Sports

February 14, 2013

State wrestling: Northwest Whitfield's Reynolds ready to deliver on potential

When he was only an eighth-grader, Alex Reynolds demonstrated enough talent to beat high school wrestlers.

That’s why the setbacks he faced the past two seasons were so tough to endure.

But this year, the 145-pound Northwest Whitfield High School junior has found a way to endure injuries, tough competition and high expectations while still enjoying success.

Last weekend at Pickens High School, where he was making his first appearance in sectionals — the round in between area and state in the Georgia High School Association’s traditional tournament postseason — Reynolds validated his middle school potential by qualifying for the Class 4A state tournament.

Competition for Classes 4A through 6A begins at 5:30 p.m. today at the Macon Centreplex — Reynolds will be joined by Northwest sophomore Blake Hayes (106 pounds) — with Classes A through 3A starting with the quarterfinals on Friday.

When Reynolds wrestles his first-round match today, it will be a hefty improvement from what happened in 2011 and 2012. His freshman campaign was cut short after he suffered a concussion in his third match at the Area 7-4A traditional tournament, Bruins coach Allen Tucker said. Reynolds still finished sixth, two places away from advancing to sectionals.

Last season, he finished fifth at area — granting him alternate status for sectionals — and Tucker believes Reynolds might have been better if not dealing with an injured elbow. Reynolds lost by one point to a Creekview wrestler in the consolation semifinals, where a win would have guaranteed a trip to the Class 4A West sectional.

“Any time you have a kid who gets hurt or seems like he is snakebit and has bad luck but has talent, it’s discouraging,” Tucker said. “I bet it was discouraging for him, too.”

Reynolds made the most of this year’s Area 7-4A tournament. He finished first in his class, then followed that with a fourth-place finish in the Class 4A West Sectional to earn a spot in the 16-wrestler state bracket.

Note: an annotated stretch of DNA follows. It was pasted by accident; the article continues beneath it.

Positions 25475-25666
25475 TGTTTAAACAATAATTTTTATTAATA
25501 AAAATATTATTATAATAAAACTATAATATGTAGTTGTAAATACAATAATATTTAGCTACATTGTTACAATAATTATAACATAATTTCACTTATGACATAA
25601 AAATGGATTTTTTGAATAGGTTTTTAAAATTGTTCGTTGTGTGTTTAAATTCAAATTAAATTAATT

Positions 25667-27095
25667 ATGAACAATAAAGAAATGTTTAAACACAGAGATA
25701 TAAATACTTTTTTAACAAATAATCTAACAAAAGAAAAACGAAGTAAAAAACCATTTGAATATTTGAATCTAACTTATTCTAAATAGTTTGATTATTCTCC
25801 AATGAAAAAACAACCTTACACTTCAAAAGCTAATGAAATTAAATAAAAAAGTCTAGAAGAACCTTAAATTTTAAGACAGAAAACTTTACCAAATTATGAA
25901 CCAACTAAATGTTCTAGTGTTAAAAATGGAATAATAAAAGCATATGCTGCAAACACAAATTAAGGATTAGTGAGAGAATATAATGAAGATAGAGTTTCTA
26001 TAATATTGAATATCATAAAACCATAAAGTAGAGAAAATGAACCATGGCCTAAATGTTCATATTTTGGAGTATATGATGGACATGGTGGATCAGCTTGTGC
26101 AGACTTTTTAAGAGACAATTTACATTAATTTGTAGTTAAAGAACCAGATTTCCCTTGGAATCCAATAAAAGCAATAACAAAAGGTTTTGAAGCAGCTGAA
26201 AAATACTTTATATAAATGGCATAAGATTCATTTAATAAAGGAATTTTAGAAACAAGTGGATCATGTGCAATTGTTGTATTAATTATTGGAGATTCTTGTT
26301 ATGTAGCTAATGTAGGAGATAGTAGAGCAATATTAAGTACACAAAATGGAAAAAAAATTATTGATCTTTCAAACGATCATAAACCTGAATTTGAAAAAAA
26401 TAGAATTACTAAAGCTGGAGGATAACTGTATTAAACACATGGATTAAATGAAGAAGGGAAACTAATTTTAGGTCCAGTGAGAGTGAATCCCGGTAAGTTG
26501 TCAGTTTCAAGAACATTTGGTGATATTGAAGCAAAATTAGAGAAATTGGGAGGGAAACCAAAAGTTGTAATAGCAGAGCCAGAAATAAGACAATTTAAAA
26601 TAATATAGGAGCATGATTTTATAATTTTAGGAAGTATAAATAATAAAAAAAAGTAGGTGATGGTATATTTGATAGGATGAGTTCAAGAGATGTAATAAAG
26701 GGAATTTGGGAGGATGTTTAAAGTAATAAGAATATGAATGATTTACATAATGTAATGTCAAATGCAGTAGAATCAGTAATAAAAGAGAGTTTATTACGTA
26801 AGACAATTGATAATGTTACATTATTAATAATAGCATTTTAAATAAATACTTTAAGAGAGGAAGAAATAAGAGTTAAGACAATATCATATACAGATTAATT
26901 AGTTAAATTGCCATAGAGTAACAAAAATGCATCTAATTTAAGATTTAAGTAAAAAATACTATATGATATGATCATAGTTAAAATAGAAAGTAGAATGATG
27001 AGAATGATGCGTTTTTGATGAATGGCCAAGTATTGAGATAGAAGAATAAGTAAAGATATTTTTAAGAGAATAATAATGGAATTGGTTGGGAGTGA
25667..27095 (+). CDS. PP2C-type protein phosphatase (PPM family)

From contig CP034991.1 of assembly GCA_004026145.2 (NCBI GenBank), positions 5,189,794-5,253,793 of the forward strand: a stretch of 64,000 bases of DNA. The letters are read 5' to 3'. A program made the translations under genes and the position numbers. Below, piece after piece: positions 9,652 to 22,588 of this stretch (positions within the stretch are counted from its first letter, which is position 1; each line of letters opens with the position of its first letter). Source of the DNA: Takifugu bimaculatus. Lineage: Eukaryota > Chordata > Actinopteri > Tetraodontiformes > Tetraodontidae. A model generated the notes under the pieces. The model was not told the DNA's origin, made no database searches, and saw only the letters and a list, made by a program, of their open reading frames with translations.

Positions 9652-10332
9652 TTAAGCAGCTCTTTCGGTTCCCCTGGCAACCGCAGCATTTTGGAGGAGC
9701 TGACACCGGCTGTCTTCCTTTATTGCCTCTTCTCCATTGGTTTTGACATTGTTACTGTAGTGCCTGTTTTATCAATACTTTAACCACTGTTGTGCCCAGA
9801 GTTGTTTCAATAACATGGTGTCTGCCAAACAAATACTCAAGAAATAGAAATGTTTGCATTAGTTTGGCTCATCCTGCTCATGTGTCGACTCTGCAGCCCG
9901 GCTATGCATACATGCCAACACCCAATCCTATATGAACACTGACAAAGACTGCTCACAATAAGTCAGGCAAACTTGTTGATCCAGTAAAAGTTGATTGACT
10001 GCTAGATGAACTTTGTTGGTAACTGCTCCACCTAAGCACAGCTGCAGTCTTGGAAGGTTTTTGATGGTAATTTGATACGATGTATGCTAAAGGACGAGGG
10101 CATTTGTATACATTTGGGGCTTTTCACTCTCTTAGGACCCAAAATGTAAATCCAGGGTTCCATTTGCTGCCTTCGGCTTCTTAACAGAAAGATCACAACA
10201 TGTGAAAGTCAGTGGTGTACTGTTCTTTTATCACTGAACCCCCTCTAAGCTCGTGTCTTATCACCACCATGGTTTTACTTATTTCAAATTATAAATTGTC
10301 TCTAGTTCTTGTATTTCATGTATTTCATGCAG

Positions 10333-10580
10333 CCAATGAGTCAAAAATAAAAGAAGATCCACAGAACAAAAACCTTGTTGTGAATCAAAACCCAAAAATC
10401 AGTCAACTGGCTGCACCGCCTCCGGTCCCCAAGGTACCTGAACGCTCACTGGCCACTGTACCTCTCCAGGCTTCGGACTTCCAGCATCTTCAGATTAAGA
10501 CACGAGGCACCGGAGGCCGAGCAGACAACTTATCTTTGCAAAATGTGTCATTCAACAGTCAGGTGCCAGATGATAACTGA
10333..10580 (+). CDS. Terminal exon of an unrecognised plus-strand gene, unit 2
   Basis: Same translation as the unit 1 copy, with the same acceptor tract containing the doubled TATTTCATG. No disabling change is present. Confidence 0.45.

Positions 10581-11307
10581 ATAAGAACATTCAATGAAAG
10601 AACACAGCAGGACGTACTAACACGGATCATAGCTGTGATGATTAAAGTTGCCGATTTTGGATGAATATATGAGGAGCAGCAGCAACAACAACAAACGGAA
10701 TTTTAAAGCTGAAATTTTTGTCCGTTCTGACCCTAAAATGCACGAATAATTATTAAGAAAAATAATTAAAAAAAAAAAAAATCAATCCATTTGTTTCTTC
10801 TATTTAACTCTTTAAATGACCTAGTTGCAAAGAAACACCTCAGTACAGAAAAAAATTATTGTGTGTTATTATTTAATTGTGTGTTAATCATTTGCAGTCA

He has tried to use his hardships as motivation.

“It really got on my nerves, but I guess it helped push me this year so I could do better and place at area, sectionals and go to state,” said Reynolds, who is 41-6 entering the season’s final weekend.

The unfavorable incidents did not go away, though. Reynolds suffered a midseason shoulder tear, which he was still enduring at area, and had a root canal earlier this week after another incident at sectionals.

“I got an elbow to the mouth, and it cracked my tooth,” he said, noting he will wear a face mask at state. “It’s annoying. It’s like it comes back to get me every year.”

Tucker indicates there’s more of a difference this season than Reynolds’ ability to overcome a few wounds, though. Reynolds said the race for a state title in his weight class is wide open, and the competition is top-notch. In years past, he may have been missing some of the necessary skills to stick with his best foes.

“Alex has always been kind of strong and tried to muscle kids,” Tucker said. “He’s gone back to being a technical wrestler (this season). He has beaten kids on his wrestling ability; he doesn’t have to use a lot of muscle. He’s smart, doesn’t give up a lot of points and keeps himself in the match. He’s just a smart wrestler.

“His first couple years, when he would get in a scramble or a tough match, he’d try to throw a muscle move, and it would backfire. His freshman year, he tried to pin everyone, and you just can’t do it. You just can’t pin everyone.”

The gift was always there. Starting at age 7, wrestling always was Reynolds’ main sport. As a seventh-grader, he attended high school camps and wrestled against the smallest Bruins wrestlers. And “he could beat them,” Tucker said. As an eighth-grader at North Whitfield Middle School, he wrestled on the Northwest junior varsity team and “won most of his matches,” Tucker said.

“He was the most talented freshman we had coming,” Tucker said of Reynolds, a three-time North Georgia Middle School Athletic League champion.

Now he has another goal in his sights. His hope for this season was to reach state and finish in the top six, good enough for a place on the medal stand. It would be the desired stride before a state title becomes his aim as a senior.

“That’s honestly what I’m thinking,” Reynolds said. “I’d like to win it this year. It’s really tough competition. Between the top four wrestlers in sectionals, it’s really close. You never know what could happen. I’d love to win it.

“As long as I place, I’d definitely be happy, and I’d definitely want to win it next year as a senior.”

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